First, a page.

So is the work of the project manager. We project managers make moves, we encourage and push people when we stand behind them, we pull them when we are in front. We embrace them when we are with them. Sometime we leave them on the ground and go high above the clouds to understand the big picture. Project management, from the moment of project initiation until project closure is a dance where project managers are making sure that things move forward, that his/her people do the right things and that his/her stakeholders help, if possible, or in some cases, stay out of the way.
The night was moderated by Julia Posselt who is an independent coach with plenty of experience from Banking and Pharma, by Norun Laahne Thomassen who is a coach with tons of experience in coaching individuals but also whole teams in the corporate environment, and by Gail Corbett-Smith who coaches in the corporate environment and individually, and works with people experiencing trauma and overwhelming situations. Continue reading article here.
PMI Switzerland Chapter Social Good team workshop with Medair
Author: Ka Yi Hui, PMP
On Friday 26th October 2018, the PMI-Switzerland chapter social good team (Agata Czopek, Ph.D., PMP; Devendra Rana, PMP and Ka Yi Hui, Ph.D., PMP) held a 5-hour project management training workshop at the Medair headquarters in Ecublens, Canton Vaud.
Medair is a humanitarian organization inspired by Christian faith to relieve human suffering in some of the world’s most remote and devastated places. In 2017, Medair served more than 2.1 million people in 13 countries. The staff in the Switzerland headquarters play an essential role in facilitating and supporting the teams in the local target countries in the Middle East, Africa, and Asia.
Medair not only provides humanitarian aid in areas with on-going crises but they also respond to emergencies like the Tsunami in Indonesia. The staff in the HQ are always ready to travel to the field and help those in need. This dynamic nature of their work poses a unique challenge for the organization when it comes to managing the human resources in projects. Because of that, we dedicated a session in the workshop focusing on this topic. Read full article here.
Event Report - AMM Keynote Breaking Down Barriers - 5 Decisions for a Successful Mindset, Basel 07.02.19
Author: Geetanjali Bhat, PMP
We have perhaps thought of what we want to be many times, but have we ever thought of how we are behaving? If we correlate “what we want to be” with “how we behave” we might learn that we actually behave exactly opposite of “what we want to be.”
This was the introductory message by the great achiever and tremendously successful lawyer, musician, sportsman, and speaker …. Mr. Matthias Berg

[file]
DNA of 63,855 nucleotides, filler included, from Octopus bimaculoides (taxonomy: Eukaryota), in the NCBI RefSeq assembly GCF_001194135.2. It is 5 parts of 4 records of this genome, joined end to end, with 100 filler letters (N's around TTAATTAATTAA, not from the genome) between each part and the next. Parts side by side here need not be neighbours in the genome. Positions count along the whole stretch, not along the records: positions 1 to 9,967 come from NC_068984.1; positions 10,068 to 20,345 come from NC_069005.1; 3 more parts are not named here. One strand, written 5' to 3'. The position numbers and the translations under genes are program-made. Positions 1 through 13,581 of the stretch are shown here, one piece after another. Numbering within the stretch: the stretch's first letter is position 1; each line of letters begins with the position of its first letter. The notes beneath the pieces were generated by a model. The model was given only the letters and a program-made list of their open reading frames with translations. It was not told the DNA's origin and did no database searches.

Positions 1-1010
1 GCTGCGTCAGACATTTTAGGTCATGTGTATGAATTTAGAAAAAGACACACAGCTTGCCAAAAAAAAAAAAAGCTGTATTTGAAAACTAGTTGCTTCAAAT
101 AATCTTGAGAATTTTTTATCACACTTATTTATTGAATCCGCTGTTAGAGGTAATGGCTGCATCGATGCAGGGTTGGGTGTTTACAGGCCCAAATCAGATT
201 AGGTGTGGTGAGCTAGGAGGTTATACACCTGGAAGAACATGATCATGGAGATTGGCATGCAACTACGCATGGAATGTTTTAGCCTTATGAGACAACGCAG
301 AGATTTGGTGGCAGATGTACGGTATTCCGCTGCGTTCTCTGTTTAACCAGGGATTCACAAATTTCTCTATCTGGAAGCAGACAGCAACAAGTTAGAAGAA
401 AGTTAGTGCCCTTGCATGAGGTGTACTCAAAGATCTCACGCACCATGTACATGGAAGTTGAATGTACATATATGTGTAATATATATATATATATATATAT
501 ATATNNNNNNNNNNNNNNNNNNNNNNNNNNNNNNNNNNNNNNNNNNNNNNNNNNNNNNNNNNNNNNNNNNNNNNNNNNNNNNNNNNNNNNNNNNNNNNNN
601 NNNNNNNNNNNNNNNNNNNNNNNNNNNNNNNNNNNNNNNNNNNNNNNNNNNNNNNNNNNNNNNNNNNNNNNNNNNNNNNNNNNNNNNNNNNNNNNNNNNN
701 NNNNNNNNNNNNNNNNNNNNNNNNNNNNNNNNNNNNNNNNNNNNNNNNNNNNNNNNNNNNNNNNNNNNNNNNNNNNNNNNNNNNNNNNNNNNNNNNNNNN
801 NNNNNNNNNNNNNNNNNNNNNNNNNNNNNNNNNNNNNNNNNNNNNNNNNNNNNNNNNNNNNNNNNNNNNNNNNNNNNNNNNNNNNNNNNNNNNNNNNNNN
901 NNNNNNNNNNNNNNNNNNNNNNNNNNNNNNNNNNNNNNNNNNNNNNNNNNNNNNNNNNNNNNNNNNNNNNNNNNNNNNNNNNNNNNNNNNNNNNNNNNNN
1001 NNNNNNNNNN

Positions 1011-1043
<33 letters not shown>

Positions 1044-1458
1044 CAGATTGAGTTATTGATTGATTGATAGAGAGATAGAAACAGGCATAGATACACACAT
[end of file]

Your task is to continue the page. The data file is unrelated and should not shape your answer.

We define a goal, we see the stones laid on our path, but as we walk on this path arranged to reach our goal, the stones turn out to be white flowers! There will always be stones on our path, but converting them to flowers can only be accomplished through a successful mindset. That was exactly the topic from our keynote speaker at the AMM: Breaking Barriers for A Successful Mindset!
Coordination between “What we want to be” and “How we behave” is what we need to master to achieve a good mindset. Matthias took us through his tough life journey, accomplishing huge successes in his vocations and in his life breaking the biggest barrier of all – MINDSET
Matthias says the difference between “I have to” and “I want to” is the energy engaged to accomplish it. That energy will make us excellent in our work. The proof of that are his achievements, a total of 27 medals (11 gold, 10 silver and 6 bronze), being one of the most successful disabled athletes in the world and still achieving more. He currently represents disabled sports in national and international committees.
It is not important to think where fate puts us, but what we create (positively) out of it. He studied music and law simultaneously and started playing the horn at the age of just 7 years old, which led to several stories under the “diversity and inclusion” topic. The way we see the world has an impact on our success. When we see the world in a positively different way, overcoming challenges can become much simpler, which bring about breakthroughs in our lives. Read the complete article here.
Contributed by: Julia Posselt, PMP
On Saturday, 16 March 2019!
Move into action and join our PMI Swiss Running Team.
What's in for you as a PMI member?
You are invited for an après-run apéro in Kerzers from 15:00 to 17:00 opposite the train station at "Club Cafe Bahnhof".
Club Cafe Bahnhof
The PMI Switzerland Chapter is a non-profit professional business organization, and is a chartered chapter of the Project Management Institute (PMI), Newtown Square, PA, USA.
Views and opinions expressed in the newslettter are those of the authors and, unless otherwise stated, do not necessarily reflect the official policy or position of the chapter or PMI or imply partnership.